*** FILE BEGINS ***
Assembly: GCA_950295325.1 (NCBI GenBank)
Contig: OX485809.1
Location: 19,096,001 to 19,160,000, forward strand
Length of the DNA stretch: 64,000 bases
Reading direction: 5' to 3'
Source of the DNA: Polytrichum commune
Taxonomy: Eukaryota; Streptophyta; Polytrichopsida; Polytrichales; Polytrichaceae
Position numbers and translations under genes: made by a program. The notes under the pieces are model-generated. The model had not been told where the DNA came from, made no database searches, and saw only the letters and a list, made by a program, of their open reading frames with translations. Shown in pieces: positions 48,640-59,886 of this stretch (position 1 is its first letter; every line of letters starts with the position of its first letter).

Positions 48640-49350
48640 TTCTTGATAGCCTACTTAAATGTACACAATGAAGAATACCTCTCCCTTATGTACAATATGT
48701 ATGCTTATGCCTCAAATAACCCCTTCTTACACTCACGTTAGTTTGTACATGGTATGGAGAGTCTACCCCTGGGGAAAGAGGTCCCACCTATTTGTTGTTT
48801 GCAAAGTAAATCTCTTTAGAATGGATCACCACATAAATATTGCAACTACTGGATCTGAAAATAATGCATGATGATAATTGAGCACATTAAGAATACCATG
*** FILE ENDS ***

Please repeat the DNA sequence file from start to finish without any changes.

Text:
Assembly: GCA_950295325.1 (NCBI GenBank)
Contig: OX485809.1
Location: 19,096,001 to 19,160,000, forward strand
Length of the DNA stretch: 64,000 bases
Reading direction: 5' to 3'
Source of the DNA: Polytrichum commune
Taxonomy: Eukaryota; Streptophyta; Polytrichopsida; Polytrichales; Polytrichaceae
Position numbers and translations under genes: made by a program. The notes under the pieces are model-generated. The model had not been told where the DNA came from, made no database searches, and saw only the letters and a list, made by a program, of their open reading frames with translations. Shown in pieces: positions 48,640-59,886 of this stretch (position 1 is its first letter; every line of letters starts with the position of its first letter).

Positions 48640-49350
48640 TTCTTGATAGCCTACTTAAATGTACACAATGAAGAATACCTCTCCCTTATGTACAATATGT
48701 ATGCTTATGCCTCAAATAACCCCTTCTTACACTCACGTTAGTTTGTACATGGTATGGAGAGTCTACCCCTGGGGAAAGAGGTCCCACCTATTTGTTGTTT
48801 GCAAAGTAAATCTCTTTAGAATGGATCACCACATAAATATTGCAACTACTGGATCTGAAAATAATGCATGATGATAATTGAGCACATTAAGAATACCATG